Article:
FBI cut off internet to hotel room, posed as repair guys to record video without warrant

Caesar's Palace, Las Vegas.

Caesar's Palace, Las Vegas.

FBI agents cut off Internet access to three luxury villas at Caesars Palace in Las Vegas, then "impersonated repair technicians to surreptitiously get inside and collect evidence in an investigation of online sports betting," reports the AP. Said a lawyer for the defendants, "They were trying everything they could to get inside without a warrant."

The details of how the federal agents pulled it off are very funny. The AP got a hold of 30 minutes of video recorded through the lapel camera worn by one of the agents.

The video shows investigators devising code words to use while they were inside, a back-and-forth about the cover story for an agent, who adopted the name "Sam," which he had used "for other stuff" in the past, and a brief exchange about how another investigator should dress for the role of a technical repair nerd.

"If you put on that shirt, you have to look the part. Go all the way," said Mike Wood, an outside technician working for Caesars, advising Nevada Gaming Control Board Agent Ricardo Lopez before Lopez headed to one of the suites the morning of July 4. An FBI agent, Mike Kung, accompanied him also undercover.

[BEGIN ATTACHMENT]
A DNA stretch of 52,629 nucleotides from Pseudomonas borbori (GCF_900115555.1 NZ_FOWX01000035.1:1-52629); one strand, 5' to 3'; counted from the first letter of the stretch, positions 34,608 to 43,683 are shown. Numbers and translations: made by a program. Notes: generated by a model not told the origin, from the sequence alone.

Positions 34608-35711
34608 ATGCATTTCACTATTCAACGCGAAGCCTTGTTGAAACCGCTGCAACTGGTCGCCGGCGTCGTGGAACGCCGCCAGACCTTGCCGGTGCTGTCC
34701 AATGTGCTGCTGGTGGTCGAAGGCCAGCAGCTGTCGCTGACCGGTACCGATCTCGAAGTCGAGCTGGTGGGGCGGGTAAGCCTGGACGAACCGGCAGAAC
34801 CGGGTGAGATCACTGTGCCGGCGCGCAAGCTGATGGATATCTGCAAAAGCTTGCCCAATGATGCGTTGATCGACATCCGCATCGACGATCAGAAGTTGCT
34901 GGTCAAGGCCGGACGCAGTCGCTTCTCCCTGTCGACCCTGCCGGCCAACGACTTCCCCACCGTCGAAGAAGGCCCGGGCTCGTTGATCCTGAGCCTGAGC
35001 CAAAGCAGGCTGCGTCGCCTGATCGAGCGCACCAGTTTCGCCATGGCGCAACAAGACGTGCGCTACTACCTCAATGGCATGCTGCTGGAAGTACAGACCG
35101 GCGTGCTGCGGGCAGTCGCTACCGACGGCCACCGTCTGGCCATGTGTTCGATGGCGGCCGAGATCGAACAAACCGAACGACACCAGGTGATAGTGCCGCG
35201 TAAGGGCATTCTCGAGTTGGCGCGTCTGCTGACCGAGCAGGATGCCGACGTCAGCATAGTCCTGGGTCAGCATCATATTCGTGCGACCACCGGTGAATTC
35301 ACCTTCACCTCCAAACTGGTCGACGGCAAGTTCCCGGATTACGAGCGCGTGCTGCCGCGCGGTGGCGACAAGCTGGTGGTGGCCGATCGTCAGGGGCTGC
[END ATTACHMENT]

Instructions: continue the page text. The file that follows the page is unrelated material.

The accused leader of the illegal gambling operation, Wei Seng Phua, "had the odds up on his page the whole time." The 50 year old Malaysian millionaire is said to be a senior member of the 14k Triad, a Chinese organized crime group. His lawyer says he denies that, and that it has "nothing to do with the criminal case in Nevada."

"The next time your telephone service goes out, the 'repairman' who responds may actually be an FBI agent who cut the line himself," Phua's lawyers said in court documents presented this week.

"The next time your cable television service goes fuzzy, your plumbing backs up, or your lights go dark, caveat emptor: the source of the problem may actually be the government agent lurking in his car down the street, waiting for you to call for help – thereby unknowingly 'consenting' to him using a secret camera to record you and the most private spaces in your home."